As I near the end of my university degree, it is time to reflect on what I have learnt and where I want to see myself in the coming years. Below is an essay I wrote, explaining my goals.
It’s important to begin by introducing the premise on which this essay is written. I am the subject but I am also the writer. This places me in a precarious position as I can recount events as I saw them or heard them, but I cannot detach myself from influences that help me make sense of my experiences. I cannot consider myself omniscient, but by making myself the subject of this essay, I inevitably become an omniscient source of knowledge in my own life.
The purpose of this essay is to dissect what drove me towards a career in news media, and how I can embed myself in the industries fluid landscape. It is impossible to ignore the industries current predicament as Flew (2009) describes; ‘the shift from the twentieth century mass communications media towards convergent media and Web 2.0 has raised the possibility of a renaissance of the public sphere based around citizen journalism and participatory media culture’. This is the world I will be entering, a news media world in which the power of the gatekeeper is being replaced with an observant and digitally connected public sphere.
In Flew’s study he examines the prospect of a ‘convergent news media environment’ along two axis; one being the minimalist/maximalist, and the other that of optimism/pessimism (Flew, 2009). A minimalist he defines as someone who believes changes to the news journalism industry have parallels in previous periods and can largely be understood from within existing knowledge paradigms (Flew, 2009). A maximalist sees the changes as transformative, marking out qualitatively new developments in journalism (Flew, 2009). The second axis refers to whether you consider these changes positive or negative.
Of these I believe I sit as a minimalist optimist, and I will attempt to reason why by reflecting on my own experiences and concepts I’ve studied across my degree. My experience includes working as a junior producer on 3AW Neil Mitchell’s Morning Show, as a producer and presenter for Crocmedia on SEN1116, as an intern TV journalist at Southern Cross News Hobart, as a marketing assistant and EA at Crown Melbourne and now as the social media producer for 9 News Melbourne. In addition to my studies at RMIT, I will draw on theories I learnt studying journalism, multimedia and world politics abroad in Denmark.
My interest in journalism sparked when I first watched Carrie Bickmore present the news on Rove. She was witty, creative, and held herself wonderfully. Her news was left of center and amusing, but always connected to a current social or political issue. What she did wasn’t actually ‘new’ but it was different. She still reported on lead stories, but coalesced them with opinions that she found on social media or other public forums. She could still be classed as a ‘news presenter’ but she focused on engaging her audience by empowering them, rather than the traditional asymmetrical power relationship seen in the 20th century (Flew, 2009). She created a media satire, in which she recycled old techniques, with new age technology.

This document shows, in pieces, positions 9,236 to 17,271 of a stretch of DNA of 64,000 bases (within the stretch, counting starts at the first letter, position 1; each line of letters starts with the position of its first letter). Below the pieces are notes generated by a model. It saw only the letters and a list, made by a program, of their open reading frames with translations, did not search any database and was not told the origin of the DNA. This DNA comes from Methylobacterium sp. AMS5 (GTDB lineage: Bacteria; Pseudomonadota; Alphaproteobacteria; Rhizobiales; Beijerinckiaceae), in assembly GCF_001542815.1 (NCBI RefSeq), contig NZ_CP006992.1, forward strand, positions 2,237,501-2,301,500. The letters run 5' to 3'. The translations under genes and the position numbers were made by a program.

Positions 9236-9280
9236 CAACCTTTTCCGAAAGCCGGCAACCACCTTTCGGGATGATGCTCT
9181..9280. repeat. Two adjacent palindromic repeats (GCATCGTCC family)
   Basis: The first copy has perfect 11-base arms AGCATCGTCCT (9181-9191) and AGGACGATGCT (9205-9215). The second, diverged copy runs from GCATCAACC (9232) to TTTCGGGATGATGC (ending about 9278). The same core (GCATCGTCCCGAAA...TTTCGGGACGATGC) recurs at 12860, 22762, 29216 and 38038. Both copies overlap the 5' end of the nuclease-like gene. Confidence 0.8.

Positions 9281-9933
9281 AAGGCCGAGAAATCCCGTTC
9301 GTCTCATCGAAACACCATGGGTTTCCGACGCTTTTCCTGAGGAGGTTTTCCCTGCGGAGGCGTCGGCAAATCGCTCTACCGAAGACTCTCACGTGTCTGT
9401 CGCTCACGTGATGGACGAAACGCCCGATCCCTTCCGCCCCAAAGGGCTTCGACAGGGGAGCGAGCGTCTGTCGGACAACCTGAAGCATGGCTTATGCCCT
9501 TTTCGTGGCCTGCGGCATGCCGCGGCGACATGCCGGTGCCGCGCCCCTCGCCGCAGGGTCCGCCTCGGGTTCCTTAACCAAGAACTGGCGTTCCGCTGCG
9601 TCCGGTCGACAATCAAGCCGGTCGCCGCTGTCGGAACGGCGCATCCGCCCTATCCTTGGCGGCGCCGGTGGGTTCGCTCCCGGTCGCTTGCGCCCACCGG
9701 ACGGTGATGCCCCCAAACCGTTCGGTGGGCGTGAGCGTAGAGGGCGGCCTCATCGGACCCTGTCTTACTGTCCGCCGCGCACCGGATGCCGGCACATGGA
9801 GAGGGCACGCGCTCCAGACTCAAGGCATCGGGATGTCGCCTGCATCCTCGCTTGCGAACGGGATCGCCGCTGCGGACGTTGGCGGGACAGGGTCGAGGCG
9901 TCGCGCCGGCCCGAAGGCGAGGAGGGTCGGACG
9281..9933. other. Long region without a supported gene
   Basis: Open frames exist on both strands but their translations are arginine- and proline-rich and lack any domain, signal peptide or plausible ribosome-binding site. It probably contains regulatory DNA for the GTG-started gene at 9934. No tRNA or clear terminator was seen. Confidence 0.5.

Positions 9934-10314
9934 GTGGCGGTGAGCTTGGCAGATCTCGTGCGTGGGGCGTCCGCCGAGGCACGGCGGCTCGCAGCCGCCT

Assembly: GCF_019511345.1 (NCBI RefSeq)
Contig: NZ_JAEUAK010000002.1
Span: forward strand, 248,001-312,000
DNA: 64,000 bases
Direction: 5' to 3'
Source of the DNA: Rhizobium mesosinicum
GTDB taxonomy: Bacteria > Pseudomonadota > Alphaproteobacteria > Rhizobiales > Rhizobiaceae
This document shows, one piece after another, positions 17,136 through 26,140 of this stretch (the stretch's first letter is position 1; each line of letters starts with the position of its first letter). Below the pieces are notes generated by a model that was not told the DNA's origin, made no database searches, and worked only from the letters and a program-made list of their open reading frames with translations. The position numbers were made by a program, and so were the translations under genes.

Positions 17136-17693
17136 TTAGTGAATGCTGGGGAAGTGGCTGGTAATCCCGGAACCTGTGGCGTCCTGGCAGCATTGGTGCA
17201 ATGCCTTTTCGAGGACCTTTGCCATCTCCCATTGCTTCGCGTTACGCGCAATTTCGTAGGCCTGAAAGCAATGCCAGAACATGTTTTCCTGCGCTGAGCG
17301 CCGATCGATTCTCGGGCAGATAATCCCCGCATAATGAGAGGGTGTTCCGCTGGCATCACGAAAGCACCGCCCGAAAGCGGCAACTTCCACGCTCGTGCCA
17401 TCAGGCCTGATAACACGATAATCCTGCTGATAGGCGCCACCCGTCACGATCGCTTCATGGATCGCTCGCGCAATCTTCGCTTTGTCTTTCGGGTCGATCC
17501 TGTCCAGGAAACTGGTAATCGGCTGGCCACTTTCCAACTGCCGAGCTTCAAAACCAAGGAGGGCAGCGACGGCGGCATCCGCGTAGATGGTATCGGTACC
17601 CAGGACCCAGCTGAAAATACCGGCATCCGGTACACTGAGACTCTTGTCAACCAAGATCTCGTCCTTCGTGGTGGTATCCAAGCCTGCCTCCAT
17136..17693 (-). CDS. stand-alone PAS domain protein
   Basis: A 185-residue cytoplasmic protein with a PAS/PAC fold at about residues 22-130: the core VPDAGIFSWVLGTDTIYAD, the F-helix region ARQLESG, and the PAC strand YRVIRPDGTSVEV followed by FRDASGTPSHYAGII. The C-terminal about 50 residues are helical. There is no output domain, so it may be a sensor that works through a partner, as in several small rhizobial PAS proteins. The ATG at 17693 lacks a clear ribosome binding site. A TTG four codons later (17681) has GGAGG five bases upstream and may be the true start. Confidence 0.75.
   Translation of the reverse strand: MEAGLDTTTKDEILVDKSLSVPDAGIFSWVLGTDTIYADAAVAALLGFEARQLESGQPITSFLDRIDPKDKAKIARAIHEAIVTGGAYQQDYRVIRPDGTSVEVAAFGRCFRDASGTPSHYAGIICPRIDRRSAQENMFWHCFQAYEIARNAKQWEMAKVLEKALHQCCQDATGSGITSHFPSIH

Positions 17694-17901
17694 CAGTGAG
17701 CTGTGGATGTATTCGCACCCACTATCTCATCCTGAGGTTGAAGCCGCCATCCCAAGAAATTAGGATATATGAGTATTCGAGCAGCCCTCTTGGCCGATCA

The audience became the source of content, thus she capitalized on the participatory media culture Flew discusses. For example, one story she aired on Rove read, “the Federal government is deciding what kind of nuclear reactor it will build in Australia. A spokesperson has said they were just waiting to see which one was recommended by the chick on the Brand Power add” (Bickmore, 2007). Here she ties in a big issue, nuclear power, with a common text Australian’s can relate to.
This is, of course, my opinion of the segment, but I believe Bickmore’s success to date (Silver Logie for Most Popular New Female Talent 2010, Silver Logie for Most Popular Presenter 2015, and Gold Logie Award 2015) indicates that she has successfully capitalized on the growing movement towards, and interest in, infotainment. Many are praising this genre as being a way in which to attract more young people to civic engagement and enhance political engagement (Moy et al., 2005 & Thussu, 2007). It is the genre of news media, I believe, is most aligned with the shift from a localized public sphere to a ‘globalized public sphere’ (McNair, 2006), and the genre with which I want to work.